Anyone who knows me knows I love to sing. Everywhere I go throughout my day I unashamedly hum, sing, whistle and chant. Yes, I’m that person. As music director for Counterpoint Church in downtown Brantford, and Bell Master for Grace Anglican, music is a part of my every day. Yet it hasn’t always been that way. Although I come from a musical family on a whole, neither of my parents played an instrument. Nor did I take music lessons as a kid. I never participated in music class at school and I thought the piano was ‘for girls’. It wasn’t until I was about thirteen or fourteen (long after the prime age to begin learning music passed, apparently) that I found myself on a piano bench at my grandmother’s house seated beside my incredibly gifted Uncle Andre. Watching his fingers run up and down the keys like dancing devils performing pirouettes of prestidigitation that day, at that time did something magical to me. He was there, a self-taught musician himself, at a teachable moment in my life. What I saw and heard him do had put everything else in life into perspective. I thought if I could do that I would have a voice, a friend and a purpose to set my mind to that made sense to me. I remember that as the hour the fire of music was lit in my soul. There we were: just me, Andre and Bach. I wanted my fingers to do that dance. I was in love, and everything else in life moved into the periphery and music reigned supreme.
Almost twenty years later I am now moving into the second year of a children’s choir I began last winter with the help of some talented friends. This is no ‘Kings College Choir’; these are kids having fun singing (sometimes screaming) sea shanties, Pink Floyd, medieval music, sacred music, popular music, etc. The trick to learning music is to learn music you love, music that makes you excited and want to be a part of it. I was amazed at how fast these young people learned a tune. Within a few weeks they were singing in two parts with basic harmonies. There is nothing more enchanting under the sun than hearing children sing in a beautiful setting such as where we hold practice in the bell tower of Grace Church. This is something I never once believed I would be able to do in my life, yet it is being done because someone at the right time and place was there to introduce me to music and unlock a passion within me many moons ago.
We need people along our way to take an interest in us, to challenge and encourage us, to tell us we did a good job. Most especially, when we are children, though even still when we are adults. I have even bigger dreams for this year and I thank my stars I have mentors around me that believe I can achieve them. I dream that not only children will come to the choir, but that their parents will come as well. I dream of a folk choir in Downtown Brantford made of family and friends. One where we replace traditional ‘soprano\alto\ tenor\bass’ sections with ‘mother\father\children’ sections. An hour and a half of laughter, singing and community engagement every week with no need for a babysitter. An amateur choir made of ordinary people who may or may not believe they can sing, but are learning that it doesn’t matter.
Here is a little secret and a few little facts
1. Everyone can sing. It is your birthright as a human being. I am constantly amazed by the amount of people who believe they cannot sing. Often they were told so as a child and simply ended up believing it.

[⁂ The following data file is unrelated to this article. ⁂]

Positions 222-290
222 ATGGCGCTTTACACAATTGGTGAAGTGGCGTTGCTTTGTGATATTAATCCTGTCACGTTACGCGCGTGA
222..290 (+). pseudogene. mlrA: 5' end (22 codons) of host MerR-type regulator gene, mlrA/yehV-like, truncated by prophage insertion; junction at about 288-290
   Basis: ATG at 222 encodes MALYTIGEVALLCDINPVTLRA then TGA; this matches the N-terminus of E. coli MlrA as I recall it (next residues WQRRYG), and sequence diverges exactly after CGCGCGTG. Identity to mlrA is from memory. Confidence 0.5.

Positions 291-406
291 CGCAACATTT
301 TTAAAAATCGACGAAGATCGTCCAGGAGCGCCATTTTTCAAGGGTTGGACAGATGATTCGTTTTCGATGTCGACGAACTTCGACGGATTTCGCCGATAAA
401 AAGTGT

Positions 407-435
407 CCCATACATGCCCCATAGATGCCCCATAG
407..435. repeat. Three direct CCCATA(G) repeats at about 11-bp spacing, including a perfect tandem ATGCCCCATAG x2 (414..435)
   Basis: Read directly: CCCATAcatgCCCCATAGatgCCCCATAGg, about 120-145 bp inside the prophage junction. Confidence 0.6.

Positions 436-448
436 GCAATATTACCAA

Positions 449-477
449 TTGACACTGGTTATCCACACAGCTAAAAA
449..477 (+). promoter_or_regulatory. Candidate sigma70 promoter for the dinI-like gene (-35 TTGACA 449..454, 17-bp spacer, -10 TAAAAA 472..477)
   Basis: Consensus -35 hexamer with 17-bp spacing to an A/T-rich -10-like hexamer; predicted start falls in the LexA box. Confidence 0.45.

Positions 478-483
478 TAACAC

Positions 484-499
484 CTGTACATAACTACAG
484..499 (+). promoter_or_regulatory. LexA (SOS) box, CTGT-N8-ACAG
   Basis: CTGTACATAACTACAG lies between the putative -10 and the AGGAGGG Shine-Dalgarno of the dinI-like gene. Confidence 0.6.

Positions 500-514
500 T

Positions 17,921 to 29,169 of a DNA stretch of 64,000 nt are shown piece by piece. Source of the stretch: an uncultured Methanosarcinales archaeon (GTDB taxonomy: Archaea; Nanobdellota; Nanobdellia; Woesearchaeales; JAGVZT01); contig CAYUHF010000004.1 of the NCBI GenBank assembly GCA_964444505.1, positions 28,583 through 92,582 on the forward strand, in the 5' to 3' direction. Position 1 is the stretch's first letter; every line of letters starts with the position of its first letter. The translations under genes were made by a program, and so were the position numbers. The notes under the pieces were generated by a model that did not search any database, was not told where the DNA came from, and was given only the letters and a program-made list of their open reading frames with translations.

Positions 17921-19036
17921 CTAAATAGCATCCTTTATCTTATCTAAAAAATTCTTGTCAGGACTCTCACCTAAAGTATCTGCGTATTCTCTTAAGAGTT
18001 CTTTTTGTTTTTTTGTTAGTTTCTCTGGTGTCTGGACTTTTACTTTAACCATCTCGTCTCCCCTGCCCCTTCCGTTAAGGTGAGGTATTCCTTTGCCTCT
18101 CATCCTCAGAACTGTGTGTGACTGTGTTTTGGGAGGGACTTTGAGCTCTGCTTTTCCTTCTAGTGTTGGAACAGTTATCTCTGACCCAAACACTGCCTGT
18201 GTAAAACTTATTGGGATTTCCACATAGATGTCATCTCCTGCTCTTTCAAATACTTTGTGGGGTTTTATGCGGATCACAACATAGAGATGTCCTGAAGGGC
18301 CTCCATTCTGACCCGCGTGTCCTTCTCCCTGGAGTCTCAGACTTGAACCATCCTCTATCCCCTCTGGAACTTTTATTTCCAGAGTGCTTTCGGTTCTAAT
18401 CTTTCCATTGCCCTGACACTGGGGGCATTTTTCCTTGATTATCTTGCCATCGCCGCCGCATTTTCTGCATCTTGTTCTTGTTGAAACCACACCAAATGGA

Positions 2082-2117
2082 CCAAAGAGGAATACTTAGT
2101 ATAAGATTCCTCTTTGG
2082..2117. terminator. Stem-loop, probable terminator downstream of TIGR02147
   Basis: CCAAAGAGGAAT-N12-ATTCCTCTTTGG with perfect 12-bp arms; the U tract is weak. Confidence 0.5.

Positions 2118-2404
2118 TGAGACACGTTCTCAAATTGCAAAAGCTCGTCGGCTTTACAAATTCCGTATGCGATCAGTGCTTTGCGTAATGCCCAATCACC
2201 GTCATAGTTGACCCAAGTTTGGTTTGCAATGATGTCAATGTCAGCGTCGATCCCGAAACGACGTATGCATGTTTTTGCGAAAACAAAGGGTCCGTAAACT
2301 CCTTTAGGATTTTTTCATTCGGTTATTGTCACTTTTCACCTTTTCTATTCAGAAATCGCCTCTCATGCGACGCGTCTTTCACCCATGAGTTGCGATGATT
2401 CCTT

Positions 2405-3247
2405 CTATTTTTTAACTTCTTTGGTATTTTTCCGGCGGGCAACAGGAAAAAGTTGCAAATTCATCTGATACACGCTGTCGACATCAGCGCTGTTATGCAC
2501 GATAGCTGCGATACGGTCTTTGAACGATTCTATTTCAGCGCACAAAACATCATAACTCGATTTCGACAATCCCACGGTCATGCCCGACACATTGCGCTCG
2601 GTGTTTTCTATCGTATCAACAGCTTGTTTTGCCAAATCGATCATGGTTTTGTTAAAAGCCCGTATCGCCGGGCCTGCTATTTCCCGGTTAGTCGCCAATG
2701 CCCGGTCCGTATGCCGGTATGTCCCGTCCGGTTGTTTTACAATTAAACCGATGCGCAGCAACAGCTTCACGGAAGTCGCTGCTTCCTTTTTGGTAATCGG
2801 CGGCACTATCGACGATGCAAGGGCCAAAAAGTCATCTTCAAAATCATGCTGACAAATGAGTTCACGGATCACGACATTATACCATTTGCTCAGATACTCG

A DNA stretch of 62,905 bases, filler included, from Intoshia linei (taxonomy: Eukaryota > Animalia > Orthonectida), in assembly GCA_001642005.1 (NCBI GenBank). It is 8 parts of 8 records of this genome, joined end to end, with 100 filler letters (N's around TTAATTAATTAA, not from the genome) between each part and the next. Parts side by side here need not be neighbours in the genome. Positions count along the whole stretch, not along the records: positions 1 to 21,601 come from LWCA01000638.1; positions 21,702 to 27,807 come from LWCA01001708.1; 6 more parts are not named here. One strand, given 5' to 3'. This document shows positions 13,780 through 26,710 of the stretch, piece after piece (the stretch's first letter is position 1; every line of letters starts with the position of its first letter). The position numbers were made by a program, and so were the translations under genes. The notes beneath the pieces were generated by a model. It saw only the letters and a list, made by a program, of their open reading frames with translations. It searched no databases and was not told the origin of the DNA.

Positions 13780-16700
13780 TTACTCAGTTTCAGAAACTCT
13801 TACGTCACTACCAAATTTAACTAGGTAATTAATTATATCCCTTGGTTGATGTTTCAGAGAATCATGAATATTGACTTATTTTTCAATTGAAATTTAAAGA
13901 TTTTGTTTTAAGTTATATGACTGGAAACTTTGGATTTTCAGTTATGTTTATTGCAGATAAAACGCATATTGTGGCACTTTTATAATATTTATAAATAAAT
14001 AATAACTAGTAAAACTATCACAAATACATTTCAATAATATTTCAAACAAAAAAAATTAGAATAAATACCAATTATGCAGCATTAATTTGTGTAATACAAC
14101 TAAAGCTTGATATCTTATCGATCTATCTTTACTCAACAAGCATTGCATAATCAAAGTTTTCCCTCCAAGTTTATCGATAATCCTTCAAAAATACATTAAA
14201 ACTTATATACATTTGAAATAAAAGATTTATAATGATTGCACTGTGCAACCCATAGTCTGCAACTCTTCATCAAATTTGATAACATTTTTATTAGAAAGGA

2. Did you know that the health benefits of singing in a choir are equal to that of practicing yoga?
3. Did you further know that within the time it takes to sing a few songs together the hearts of an entire choir will beat in sync with one another?
4. Also, performing improvised music is the only activity known to us that uses every area of the brain simultaneously.
There is nothing else that engages and unifies the body, mind and spirit more than group singing. I have never met a person who felt worse leaving a choir practice than when they arrived. It’s free medicine for the masses. Yet, we are living in a highly commercialized culture that teaches us that if we are not ‘good enough’ to make it past Simon Cowell on American Idol, then we should simply be quiet and leave it to the Professionals. A culture that cuts funding to music and arts in our schools. A culture that reduces music to a spectator sport that only the elite and trained can take part in. Little by little I feel like something is slowly, subconsciously being taken away from us that has been elemental in our physical and spiritual group history since the dawn of time. Whether working or playing, worshiping or cursing, lamenting or rejoicing, singing gives us language to express alone, or in a group, the mysteries within us that otherwise can find no voice.
This is an invitation to singers and non-singers alike. Family, friends and neighbours both young and wise: beginning Tuesday, September 17th at 7 pm in the beautiful historic Grace Church in downtown Brantford, join us for this community choir project for amateurs, led by amateurs. Where we tinker not with musical excellence, but foster participation, growth and community through group singing. I am less concerned with the outcome of our efforts than I am with that which we create together, and that it be true, honest and life giving. If any still small voice within you is saying that this would be something you would like to try, then I challenge you to come out, bring a friend, bring your children and dare to raise your voice. Let us create a space where not only our children can find their voice, but where adults receive a second chance to claim that which is rightfully theirs as well.
If you or your children, or you and your children, would like more information concerning the choir please contact Ryan Van Dijk at email@example.com